Because I Am Not a Hand

‘Because I am not a hand...’

There is a delightful sense of the ridiculous in Paul’s comparison of the body of Christ to the human body in 1 Corinthians 12. Such a statement of the obvious should not fail to illustrate the absurdity of church as a place where some feel unwelcome or undervalued. Yet the sad fact is that churches are full of people who feel inadequate because of what they are not – be that race, gender, age, education, wealth or marital status.

Endeavouring to write a short article on single people and the church is a risky undertaking. Risky, because some readers will immediately turn to the next page either thinking that this is irrelevant to them or that it is the ravings of some irate woman with a chip on her shoulder. It is risky, too because I can only write from my own perspective – my experience of being single in the church, and that of those who contributed to my research, may differ from that of others. Finally, it is risky because single people are only one of many minority groups in the church- why should we be heard and not others? It is to Paul’s image that I return to justify myself! The human body is actually composed of numerous, specialised, minority parts – two feet, hands, ears or eyes; even the more numerous ribs, vertebrae and digits actually constitute only a small part of the whole. Yet, Paul observes, if one part suffers, the whole suffers. So it is with the church: the experience of one minority group inevitably affects the health and wellbeing of the whole. The experience of single people is no less – and no more – important than that of any other group. It is, therefore as a part of the whole that ‘is not a hand’ that I dare to speak for the minority of which I am a part.

In this article I seek to share the findings of a small research project carried our as part of my undergraduate studies. I begin with a brief resume of the current demographic situation in the UK The key findings of an extensive literature search are summarised followed by the results of a survey of more than 60 single adults, derived mainly from Baptist churches in the South Manchester and Warrington areas. A reflection on Biblical material precedes some anecdotes to amuse – and horrify.


According to HMSO statistics, in 1992 approximately 36% of people aged over 16 living in the UK were single [1], a figure supported by the 2001 census [X]. It has been observed that ‘within most Baptist churches, singles are a significant group’ [4]. At the same time ‘single people are generally in a minority in our churches’ [5]. As long ago as 1993, the Evangelical Alliance ‘Singularly Significant’ project, discovered that, out of nearly 300 churches surveyed, almost 35% of those over eighteen years of age were single [6]. Clearly, the situation in our churches mirrors that of the wider UK population.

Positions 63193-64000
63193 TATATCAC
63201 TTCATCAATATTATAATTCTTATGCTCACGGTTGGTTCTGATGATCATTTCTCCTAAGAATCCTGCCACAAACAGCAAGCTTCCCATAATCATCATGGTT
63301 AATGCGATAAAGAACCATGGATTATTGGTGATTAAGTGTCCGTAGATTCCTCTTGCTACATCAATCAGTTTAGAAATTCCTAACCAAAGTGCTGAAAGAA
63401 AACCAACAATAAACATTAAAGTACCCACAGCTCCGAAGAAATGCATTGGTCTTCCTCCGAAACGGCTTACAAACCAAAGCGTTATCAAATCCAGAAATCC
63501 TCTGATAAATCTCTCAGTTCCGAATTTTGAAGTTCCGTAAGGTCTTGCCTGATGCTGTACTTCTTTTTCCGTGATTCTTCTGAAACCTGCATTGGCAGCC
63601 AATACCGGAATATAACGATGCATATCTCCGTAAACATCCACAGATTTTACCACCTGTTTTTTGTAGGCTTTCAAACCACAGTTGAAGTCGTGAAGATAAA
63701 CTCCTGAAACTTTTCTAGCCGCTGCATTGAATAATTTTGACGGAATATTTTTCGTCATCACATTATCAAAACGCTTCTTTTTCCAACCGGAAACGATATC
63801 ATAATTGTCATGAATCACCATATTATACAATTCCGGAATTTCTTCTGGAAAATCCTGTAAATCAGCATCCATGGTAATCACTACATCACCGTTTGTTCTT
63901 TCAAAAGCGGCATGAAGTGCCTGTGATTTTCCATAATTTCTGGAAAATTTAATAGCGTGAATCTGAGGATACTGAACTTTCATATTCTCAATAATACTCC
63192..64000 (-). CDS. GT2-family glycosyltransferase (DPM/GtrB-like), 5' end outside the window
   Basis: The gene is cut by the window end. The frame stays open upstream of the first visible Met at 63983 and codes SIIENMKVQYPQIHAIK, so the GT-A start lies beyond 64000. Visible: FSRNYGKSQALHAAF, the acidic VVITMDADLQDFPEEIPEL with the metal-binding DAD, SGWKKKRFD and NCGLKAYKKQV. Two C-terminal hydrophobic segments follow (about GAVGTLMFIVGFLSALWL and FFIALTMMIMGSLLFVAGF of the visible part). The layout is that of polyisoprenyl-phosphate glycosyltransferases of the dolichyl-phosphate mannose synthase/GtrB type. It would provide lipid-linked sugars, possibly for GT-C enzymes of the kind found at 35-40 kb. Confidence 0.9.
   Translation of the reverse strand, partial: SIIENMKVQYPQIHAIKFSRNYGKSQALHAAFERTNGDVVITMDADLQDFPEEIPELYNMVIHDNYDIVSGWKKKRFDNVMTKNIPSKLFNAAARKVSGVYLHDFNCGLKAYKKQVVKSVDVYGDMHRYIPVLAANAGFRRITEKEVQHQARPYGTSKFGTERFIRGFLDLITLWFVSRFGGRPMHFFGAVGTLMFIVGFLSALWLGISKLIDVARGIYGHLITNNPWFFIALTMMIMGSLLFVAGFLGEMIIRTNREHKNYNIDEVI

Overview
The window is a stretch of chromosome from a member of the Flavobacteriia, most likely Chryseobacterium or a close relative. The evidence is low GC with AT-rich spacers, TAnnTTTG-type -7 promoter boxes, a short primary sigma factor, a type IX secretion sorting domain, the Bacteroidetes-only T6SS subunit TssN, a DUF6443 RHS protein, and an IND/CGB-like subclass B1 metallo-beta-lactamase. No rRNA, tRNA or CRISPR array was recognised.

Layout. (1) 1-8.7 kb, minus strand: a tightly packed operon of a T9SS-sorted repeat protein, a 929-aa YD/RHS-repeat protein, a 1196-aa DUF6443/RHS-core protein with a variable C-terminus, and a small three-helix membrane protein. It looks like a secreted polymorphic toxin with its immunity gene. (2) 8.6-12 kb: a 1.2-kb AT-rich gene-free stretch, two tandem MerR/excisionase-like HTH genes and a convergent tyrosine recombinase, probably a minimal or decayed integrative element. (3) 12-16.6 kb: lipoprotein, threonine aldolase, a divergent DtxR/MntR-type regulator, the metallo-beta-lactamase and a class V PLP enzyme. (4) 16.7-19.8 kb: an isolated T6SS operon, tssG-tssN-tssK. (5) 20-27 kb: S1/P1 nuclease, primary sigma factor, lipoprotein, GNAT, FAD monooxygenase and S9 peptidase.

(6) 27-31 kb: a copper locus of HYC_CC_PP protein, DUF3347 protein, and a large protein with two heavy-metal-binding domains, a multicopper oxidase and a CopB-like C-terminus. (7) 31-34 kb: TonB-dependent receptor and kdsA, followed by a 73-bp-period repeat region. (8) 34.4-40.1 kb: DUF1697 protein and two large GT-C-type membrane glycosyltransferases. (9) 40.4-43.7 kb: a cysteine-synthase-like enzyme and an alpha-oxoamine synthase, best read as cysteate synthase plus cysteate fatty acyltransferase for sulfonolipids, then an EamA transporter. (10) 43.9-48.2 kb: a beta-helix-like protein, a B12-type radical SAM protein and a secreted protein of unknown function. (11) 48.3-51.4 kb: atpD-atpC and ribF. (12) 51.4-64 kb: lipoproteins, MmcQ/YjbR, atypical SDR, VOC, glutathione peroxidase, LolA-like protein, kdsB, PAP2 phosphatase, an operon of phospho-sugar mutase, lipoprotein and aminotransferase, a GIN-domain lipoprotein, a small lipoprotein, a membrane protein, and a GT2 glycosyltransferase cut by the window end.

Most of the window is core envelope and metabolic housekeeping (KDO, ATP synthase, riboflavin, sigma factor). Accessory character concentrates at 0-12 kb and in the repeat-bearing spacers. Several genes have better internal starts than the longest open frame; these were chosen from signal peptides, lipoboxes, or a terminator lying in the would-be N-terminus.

Literature Survey

Baptist Union (BU)

Belonging: A Resource for the Christian Family published in 1994 presents a fairly honest picture of a church that is ‘in danger of marginalising this growing section of society’ [7]. Drawing on the work of the Evangelical Alliance (EA) Consultation on Singleness, it presents statistical data and makes suggestions of how the church could be more welcoming to all categories of lone adults. In common with the majority of literature reviewed, there is a significant emphasis on sexuality and ethics, evidenced by the case studies provided for discussion.

The ethical aspects of sexuality are further considered in Making Moral Choices [8]. Two case studies are provided which give a very negative portrayal of single people, either as desperate to be married or ‘cynical’ about marriage. Notably in this book ‘single’ is identified with ‘never married’.

Christian Literature

The majority of material reviewed originated from ‘evangelical’ Christian sources. Most is written by and for women in their twenties, with the focus often being on relationships and sex (or, more accurately, how to avoid it unless/until marriage occurs). Some authors offer single women advice on practical matters such as money management, house and car purchase, nutrition and even on choosing clothes!

Even where the provenance of the works is more ‘liberal,’ the focus is similar; whilst a more tolerant view may be afforded to pre-marital sex and same-sex relationships, the underlying message remains the same: single is bad, in romantic-relationship is good.

This view is echoed in Israel’s assessment of pastoral care for single people [13], which gives the impression that they are inadequate. The biggest issue, he perceives, is loneliness, which can be alleviated by ‘suitable hobbies.’